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Very Low Frequency Heart Rate Variability Predicts the Development of Post-Stroke Infections

  • Dirk Brämer
  • Albrecht Günther
  • Sven Rupprecht
  • Samuel Nowack
  • Josephine Adam
  • Fenja Meyer
  • Matthias Schwab
  • Ralf Surber
  • Otto W. Witte
  • Heike Hoyer
  • Dirk Hoyer
Original Article

Abstract

Stroke-induced immunodepression is a major risk factor for severe infectious complications in the immediate post-stroke period. We investigated the predictive value of heart rate variability (HRV) to identify patients at risk of post-stroke infection, systemic inflammatory response syndrome, or severe sepsis during the post-acute interval from days 3 to 5 after stroke onset. A prospective, observational monocentric cohort study was conducted in a university hospital stroke unit of patients with ischemic infarction in the territory of the middle cerebral artery without an ongoing infection at admission. Standard HRV indices were processed from Holter ECG. Recording started within the first day after the onset of stroke. Infection (primary endpoint: pneumonia, urinary tract, unknown localization) was assessed between days 3 and 5. The predictive value of HRV adjusted for clinical data was analyzed by logistic regression models and area under the receiver operating characteristic curve (AUC). From 287 eligible patients, data of 89 patients without event before completion of 24-h Holter ECG were appropriate for prediction of infection (34 events). HRV was significantly associated with incident infection even after adjusting for clinical covariates. Very low frequency (VLF) band power adjusted for both, the National Institutes of Health Stroke Scale (NIHSS) at admission and diabetes predicted infection with AUC = 0.80 (cross-validation AUC = 0.74). A model with clinical data (diabetes, NIHSS at admission, involvement of the insular cortex) performed similarly well (AUC = 0.78, cross-validation AUC = 0.71). Very low frequency HRV, an index of integrative autonomic-humoral control, predicts the development of infectious complications in the immediate post-stroke period. However, the additional predictive value of VLF band power over clinical risk factors such as stroke severity and insular involvement was marginal. The continuous HRV monitoring starting immediately after admission might probably increase the predictive performance of VLF band power. That needs to be clarified in further investigations.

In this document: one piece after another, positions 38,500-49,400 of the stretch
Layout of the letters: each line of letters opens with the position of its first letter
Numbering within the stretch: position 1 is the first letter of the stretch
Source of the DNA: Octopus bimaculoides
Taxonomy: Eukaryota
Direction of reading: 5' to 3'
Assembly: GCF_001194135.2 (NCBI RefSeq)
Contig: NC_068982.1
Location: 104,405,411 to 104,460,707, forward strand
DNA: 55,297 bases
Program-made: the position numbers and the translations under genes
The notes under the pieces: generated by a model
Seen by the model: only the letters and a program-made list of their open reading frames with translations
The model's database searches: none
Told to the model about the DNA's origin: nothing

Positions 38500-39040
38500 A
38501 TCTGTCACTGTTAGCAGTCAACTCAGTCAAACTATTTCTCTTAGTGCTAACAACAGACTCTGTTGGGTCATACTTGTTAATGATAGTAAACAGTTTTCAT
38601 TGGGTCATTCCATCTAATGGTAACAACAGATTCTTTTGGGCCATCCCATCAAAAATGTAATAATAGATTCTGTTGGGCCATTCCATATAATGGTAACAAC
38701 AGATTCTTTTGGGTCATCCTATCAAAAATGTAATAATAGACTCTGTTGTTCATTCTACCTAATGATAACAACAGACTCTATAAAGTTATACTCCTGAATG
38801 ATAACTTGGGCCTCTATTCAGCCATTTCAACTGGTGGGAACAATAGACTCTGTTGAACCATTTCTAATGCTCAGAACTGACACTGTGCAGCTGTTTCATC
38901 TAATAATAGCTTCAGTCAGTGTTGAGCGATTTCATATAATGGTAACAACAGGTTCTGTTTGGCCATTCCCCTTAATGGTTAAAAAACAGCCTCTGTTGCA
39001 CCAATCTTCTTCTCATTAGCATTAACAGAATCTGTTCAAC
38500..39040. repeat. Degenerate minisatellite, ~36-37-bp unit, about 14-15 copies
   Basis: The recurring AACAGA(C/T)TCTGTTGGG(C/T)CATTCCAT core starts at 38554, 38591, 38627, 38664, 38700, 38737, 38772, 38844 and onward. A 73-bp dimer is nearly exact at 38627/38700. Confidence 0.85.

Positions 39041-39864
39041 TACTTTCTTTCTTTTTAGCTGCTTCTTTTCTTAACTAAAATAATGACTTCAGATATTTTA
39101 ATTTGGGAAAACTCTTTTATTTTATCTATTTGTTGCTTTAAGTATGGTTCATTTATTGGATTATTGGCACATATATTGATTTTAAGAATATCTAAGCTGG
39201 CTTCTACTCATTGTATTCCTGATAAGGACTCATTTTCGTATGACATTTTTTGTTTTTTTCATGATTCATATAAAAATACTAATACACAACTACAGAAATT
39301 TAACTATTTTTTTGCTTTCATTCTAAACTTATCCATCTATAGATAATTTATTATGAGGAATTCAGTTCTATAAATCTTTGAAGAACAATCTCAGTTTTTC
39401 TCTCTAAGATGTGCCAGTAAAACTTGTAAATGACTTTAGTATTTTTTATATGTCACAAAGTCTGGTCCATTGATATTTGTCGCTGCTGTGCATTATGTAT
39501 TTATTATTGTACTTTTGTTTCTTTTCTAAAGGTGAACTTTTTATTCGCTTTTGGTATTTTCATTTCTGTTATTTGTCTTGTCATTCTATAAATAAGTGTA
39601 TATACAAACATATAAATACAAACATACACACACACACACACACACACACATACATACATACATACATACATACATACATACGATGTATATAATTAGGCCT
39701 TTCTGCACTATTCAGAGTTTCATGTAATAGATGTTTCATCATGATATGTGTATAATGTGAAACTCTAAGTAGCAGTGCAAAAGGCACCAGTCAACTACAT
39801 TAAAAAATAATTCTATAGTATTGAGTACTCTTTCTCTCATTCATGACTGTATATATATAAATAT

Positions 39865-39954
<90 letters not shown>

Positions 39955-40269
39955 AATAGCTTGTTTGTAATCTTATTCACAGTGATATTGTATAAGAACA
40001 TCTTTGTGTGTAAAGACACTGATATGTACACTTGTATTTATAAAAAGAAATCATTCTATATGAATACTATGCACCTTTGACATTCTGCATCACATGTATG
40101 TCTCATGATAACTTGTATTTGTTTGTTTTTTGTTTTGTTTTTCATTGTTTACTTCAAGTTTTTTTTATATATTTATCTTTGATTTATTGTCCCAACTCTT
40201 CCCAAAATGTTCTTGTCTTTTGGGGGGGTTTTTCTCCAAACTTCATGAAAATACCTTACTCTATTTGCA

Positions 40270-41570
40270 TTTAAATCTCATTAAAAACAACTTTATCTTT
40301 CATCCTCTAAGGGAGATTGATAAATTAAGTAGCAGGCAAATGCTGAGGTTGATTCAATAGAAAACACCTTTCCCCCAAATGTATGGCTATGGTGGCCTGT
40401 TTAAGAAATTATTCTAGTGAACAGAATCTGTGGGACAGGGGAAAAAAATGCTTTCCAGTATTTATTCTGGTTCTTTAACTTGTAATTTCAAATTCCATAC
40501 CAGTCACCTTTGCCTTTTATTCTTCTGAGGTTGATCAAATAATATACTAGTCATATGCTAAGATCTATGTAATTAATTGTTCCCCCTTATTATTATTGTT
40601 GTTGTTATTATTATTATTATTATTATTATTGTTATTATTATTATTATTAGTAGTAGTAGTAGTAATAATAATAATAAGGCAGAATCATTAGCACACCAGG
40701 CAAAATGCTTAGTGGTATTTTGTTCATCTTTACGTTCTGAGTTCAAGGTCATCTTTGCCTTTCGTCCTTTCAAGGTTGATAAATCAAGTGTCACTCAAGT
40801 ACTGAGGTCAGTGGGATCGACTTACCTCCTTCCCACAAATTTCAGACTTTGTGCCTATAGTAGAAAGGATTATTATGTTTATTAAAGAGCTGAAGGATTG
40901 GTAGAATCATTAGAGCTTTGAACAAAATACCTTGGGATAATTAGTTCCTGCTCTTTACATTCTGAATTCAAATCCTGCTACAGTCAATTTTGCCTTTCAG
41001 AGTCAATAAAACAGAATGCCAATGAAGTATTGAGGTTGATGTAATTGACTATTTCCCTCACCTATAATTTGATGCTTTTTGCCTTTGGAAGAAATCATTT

Keywords

Stroke Infection Pneumonia Autonomic nervous system Immune system Heart rate variability PRED-SEP 

Notes

Acknowledgements

We thank Cornelia Eichhorn of the Center for Clinical Studies, Jena University Hospital, for the data management and Nasim Kroegel for carefully editing the manuscript.

Funding Information

The work was funded by the Federal Ministry of Education and Research (BMBF), Germany (FKZ: 01EO1002).

Compliance with Ethical Standards

The study protocol was approved by the local ethic committee of the Jena University Hospital and registered at the German Clinical Trial Register DRKS00003392. Each patient gave written informed consent.

Conflict of Interest

The authors declare that they have no conflict of interest.

Ethical Approval

All procedures performed in studies involving human participants were in accordance with the ethical standards of the institutional and/or national research committee and with the 1964 Helsinki Declaration and its later amendments or comparable ethical standards. Informed consent was obtained from all individual participants included in the study.

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Copyright information

© Springer Science+Business Media, LLC, part of Springer Nature 2019

Authors and Affiliations

  • Dirk Brämer
    • 1
    • 2
  • Albrecht Günther
    • 1
  • Sven Rupprecht
    • 1
  • Samuel Nowack
    • 1
    • 2
  • Josephine Adam
    • 1
  • Fenja Meyer
    • 1
  • Matthias Schwab
    • 1
  • Ralf Surber
    • 3
  • Otto W. Witte
    • 1
  • Heike Hoyer
    • 4
  • Dirk Hoyer
    • 1
  1. 1.Hans Berger Department of NeurologyJena University HospitalJenaGermany
  2. 2.Integrated Research and Treatment Center, Center for Sepsis Control and Care (CSCC)Jena University HospitalJenaGermany
  3. 3.Department of Internal Medicine, Division of CardiologyJena University HospitalJenaGermany
  4. 4.Institute of Medical Statistics, Computer and Data SciencesJena University HospitalJenaGermany

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